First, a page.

When you’re afraid to be a helper

You’ve most likely heard of the quote from Mr. Rogers about what to do in times of trouble. “Look for the helpers,” his mother told him. At a time of global pandemic and the accompanying uncertainty and fear, our world needs so much, yet I am afraid to be a helper.

There is a call for food pantry volunteers, for people to deliver groceries to those who can’t go out, for child care for the children of essential workers. But what if you are afraid to be a helper? Afraid to put yourself or your family at risk of getting sick by leaving your bubble and getting to the business of helping? That’s been my internal struggle. I want to help. I ask what would Jesus do and I know before I get the question out of my mouth that he would care for the sick, feed the hungry, shelter the homeless.

Does my fear make me a bad person? No. Does it mean that I have too little faith? Maybe. God and I are having conversations about that.

And while I sit with my fear vs. faith struggle, I seek small ways that I can help from where I am.

  • I can call to check in on friends or family, particularly those who are isolated without family.
  • I can send cards to nursing homes, addressed to my own loved ones or simply to “resident,” so someone who needs some cheer can receive it.
  • I can pray. Today I prayed the Divine Mercy Chaplet (it’s a Catholic thing) as a means to spiritually adopt someone with Coronavirus who is dying alone.
  • I can volunteer to do telephone reassurance calls with a local charity.
  • I can participate in neighborhood efforts to put hearts or smiley faces on my door so children can count them as the family goes on a walk.
  • I can donated to funds designed to support service workers who have been laid off.
  • I can support small business by placing carry-out or delivery orders or buying gift cards for future use.
  • I can donate food to those food pantries. I can share toilet paper or paper towels or canned goods with someone who needs it.
  • I can be real and honest in my posts on social media, letting down the facade of “she’s got it all together” and saying “I’m scared and frustrated, too.”
  • I can be kind.

I’m going to keep thinking and praying about how I can be a helper, doing some small part each day. Maybe I’ll get to a point where I can step up and do something that scares me, but until then I’ll do what I can to make the world a little less scary for others.

No photo description available.

Photo Credit: Ispirivity


Parenting a high schooler 3.0

When I published my first blog post 10 years ago, I didn’t have a high schooler. My kids were ages 11, 8, and 4. Now, at the writing of this first post of the reboot of my blogging enterprise, I’m preparing to send my youngest to high school in just two short months. And we (my husband Mike and I) are learning all over again.

Our oldest set out for a public charter high school, which was new territory for us. But she was (and still is) independent and capable. She was firmly entrenched in theatre and made friends through that easily. She was a determined student and didn’t cause much worry. When it came time for her brother to go to high school, he chose a Catholic high school — definitely more in my wheelhouse. He is an athlete, so his high school years were filled with conditioning and practices and games. He was a reluctant student, which caused us a lot of angst in his freshman year, but when he put his mind to it (and found he couldn’t play if he didn’t make the grades), he did fine.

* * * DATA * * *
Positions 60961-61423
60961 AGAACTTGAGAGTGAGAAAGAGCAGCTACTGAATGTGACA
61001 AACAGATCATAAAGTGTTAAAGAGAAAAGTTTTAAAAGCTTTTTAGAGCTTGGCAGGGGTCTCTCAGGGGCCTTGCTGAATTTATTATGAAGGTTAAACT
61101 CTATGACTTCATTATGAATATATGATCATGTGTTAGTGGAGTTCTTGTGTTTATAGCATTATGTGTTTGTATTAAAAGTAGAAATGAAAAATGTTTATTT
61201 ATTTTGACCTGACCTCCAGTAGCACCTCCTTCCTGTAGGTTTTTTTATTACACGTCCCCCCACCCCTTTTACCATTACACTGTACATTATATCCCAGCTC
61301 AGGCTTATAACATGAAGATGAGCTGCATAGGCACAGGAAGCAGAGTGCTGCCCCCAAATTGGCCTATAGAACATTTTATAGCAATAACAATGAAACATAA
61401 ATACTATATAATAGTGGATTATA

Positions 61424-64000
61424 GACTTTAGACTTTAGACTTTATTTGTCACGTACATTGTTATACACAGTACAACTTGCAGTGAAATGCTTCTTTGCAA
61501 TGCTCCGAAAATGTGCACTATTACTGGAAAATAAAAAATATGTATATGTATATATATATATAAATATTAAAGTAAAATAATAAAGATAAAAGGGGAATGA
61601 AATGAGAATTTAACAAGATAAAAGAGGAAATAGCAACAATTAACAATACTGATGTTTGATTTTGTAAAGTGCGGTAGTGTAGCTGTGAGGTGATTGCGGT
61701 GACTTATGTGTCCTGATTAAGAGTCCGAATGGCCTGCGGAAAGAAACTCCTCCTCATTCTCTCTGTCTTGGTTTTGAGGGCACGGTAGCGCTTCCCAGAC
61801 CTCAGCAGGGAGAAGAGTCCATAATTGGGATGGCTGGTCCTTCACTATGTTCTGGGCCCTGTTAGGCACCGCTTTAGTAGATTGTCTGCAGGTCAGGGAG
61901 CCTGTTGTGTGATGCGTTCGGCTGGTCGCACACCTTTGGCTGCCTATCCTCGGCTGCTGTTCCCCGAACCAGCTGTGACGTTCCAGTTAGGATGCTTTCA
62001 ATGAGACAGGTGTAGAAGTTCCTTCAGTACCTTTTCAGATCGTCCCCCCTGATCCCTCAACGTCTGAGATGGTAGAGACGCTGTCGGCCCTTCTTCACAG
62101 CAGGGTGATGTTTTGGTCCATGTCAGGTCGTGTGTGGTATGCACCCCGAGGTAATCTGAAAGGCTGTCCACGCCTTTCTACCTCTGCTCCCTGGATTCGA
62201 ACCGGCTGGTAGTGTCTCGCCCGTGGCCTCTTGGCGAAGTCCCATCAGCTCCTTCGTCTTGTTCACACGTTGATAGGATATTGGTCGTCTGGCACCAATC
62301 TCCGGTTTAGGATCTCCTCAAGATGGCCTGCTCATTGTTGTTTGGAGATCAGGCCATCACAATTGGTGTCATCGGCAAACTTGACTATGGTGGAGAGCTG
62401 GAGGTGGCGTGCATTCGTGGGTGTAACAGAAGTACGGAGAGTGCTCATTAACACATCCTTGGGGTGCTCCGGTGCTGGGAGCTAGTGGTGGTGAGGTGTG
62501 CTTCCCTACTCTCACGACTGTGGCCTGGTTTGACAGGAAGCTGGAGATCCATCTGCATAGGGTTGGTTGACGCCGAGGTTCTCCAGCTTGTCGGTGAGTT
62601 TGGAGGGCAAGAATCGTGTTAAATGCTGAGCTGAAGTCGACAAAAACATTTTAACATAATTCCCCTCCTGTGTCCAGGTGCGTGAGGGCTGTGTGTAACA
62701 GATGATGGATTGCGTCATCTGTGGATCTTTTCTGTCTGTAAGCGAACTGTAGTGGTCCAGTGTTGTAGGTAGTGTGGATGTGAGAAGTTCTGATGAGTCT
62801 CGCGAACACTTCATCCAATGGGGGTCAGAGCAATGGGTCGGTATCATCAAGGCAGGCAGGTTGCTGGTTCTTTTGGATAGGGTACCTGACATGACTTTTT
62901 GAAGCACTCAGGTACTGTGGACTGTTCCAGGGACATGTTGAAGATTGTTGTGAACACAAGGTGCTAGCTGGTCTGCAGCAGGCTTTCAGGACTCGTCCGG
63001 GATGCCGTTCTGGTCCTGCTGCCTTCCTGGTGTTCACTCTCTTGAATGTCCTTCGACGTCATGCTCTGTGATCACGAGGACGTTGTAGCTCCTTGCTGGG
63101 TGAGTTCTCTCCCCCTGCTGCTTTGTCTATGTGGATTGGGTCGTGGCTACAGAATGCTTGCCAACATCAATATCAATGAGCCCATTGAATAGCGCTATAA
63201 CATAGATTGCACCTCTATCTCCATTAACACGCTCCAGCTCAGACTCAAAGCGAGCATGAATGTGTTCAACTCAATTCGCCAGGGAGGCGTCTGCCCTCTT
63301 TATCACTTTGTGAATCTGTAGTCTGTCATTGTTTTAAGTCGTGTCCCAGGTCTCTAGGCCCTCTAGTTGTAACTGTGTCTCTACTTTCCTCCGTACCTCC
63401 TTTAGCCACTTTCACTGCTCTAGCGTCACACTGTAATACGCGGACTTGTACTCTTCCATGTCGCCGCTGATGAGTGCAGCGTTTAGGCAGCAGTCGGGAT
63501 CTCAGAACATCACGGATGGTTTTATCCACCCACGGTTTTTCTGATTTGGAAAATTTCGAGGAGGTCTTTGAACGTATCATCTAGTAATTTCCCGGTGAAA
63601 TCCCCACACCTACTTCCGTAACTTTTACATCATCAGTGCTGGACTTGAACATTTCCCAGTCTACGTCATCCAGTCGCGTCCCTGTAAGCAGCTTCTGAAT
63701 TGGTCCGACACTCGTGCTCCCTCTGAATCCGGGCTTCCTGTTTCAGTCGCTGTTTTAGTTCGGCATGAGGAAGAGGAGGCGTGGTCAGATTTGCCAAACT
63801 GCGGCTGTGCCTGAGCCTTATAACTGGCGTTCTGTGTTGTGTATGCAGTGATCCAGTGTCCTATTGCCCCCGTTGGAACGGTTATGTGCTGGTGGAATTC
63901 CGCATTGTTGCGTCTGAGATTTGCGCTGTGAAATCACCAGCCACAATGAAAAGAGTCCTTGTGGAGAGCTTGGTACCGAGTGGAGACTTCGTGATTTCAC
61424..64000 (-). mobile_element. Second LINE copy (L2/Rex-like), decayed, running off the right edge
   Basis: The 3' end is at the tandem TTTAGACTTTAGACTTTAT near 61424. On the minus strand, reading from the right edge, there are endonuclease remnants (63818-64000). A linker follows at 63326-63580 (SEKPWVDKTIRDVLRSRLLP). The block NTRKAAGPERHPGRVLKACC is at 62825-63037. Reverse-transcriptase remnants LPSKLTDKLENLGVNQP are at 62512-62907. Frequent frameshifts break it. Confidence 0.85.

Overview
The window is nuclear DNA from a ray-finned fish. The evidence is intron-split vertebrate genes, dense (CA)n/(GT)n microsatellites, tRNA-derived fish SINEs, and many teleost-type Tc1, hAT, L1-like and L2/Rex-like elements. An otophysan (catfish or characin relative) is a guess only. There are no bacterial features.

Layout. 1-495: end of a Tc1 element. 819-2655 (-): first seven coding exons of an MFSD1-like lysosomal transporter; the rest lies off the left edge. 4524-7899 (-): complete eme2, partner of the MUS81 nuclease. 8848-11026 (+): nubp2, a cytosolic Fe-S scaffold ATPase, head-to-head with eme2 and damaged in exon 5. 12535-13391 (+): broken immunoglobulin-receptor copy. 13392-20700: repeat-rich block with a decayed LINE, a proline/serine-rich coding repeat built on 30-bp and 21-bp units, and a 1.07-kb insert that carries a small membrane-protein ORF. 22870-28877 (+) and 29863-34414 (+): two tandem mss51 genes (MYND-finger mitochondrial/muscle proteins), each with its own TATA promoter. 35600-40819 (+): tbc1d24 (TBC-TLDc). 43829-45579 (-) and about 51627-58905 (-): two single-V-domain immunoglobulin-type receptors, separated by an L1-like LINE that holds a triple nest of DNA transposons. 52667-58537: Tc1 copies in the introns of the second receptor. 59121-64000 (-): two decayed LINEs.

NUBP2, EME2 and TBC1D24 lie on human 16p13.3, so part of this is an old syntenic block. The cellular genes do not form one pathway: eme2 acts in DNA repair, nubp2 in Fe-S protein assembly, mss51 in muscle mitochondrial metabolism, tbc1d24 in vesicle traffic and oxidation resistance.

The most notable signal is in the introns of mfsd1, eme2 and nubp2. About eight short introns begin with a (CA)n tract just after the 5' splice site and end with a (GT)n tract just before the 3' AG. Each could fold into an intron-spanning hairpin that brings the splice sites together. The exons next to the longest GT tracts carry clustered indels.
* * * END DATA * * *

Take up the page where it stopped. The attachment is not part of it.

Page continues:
Now, it’s our “baby’s” turn to go to high school and I think it’s fair to say that we (Robbie and I) are both kind of terrified at the prospect. Of all three of our kids, Robbie works hardest at school. It doesn’t come easily to him and his years of elementary and middle school were filled with plenty of personalized academic support. He wants to do well and where effort figures into the bulk of the grade, he does. But he learns differently. And he thinks differently. And he approaches life differently. And we are learning how to parent him differently.

The first difference we came upon was when Robbie said he didn’t want to play sports in high school. After four years all-in to high school athletic scene, I wondered “how exactly do you parent a kid who doesn’t want to play sports?” He played CYO sports for most of the years he was able and while not a stellar athlete, he is decent. His hard-working nature serves him well on the field and the court.

“How about you choose a team to work out with for the summer,” I suggested. “That way you can meet people and make friends before school starts.”

It wasn’t a bad idea, but I’ll admit that I was also hoping to “trick” him into deciding to play. But here we are, a month into summer soccer training and he is ready to hang up the cleats.

“Well maybe, you want to give tennis a try?”


“Mr. N. thinks you could be pretty good at football.”

No. I just want to concentrate on school.

How can I argue with that? Plus, I know that he would be overwhelmed with the prospect of practicing or competing five to six days a week. My baby is my homebody. But what does high school look like when you don’t have a dedicated sport or interest (as Annie had theatre)? I guess we are about to find out.

If I’m honest with myself, I know this is about fear. My fear that he won’t fit in, that he won’t have friends. I’m also afraid that I am giving up too easily. Kids need us to push them out of their comfort zones, right?

This part of parenting I know well…discovering when to push and when to back off. Allowing our kids to make their own decisions (with some guidance, of course) and being there to support and re-direct them should those decisions come with unexpected or unwanted consequences.

High school 3.0. Ready or not, here we come.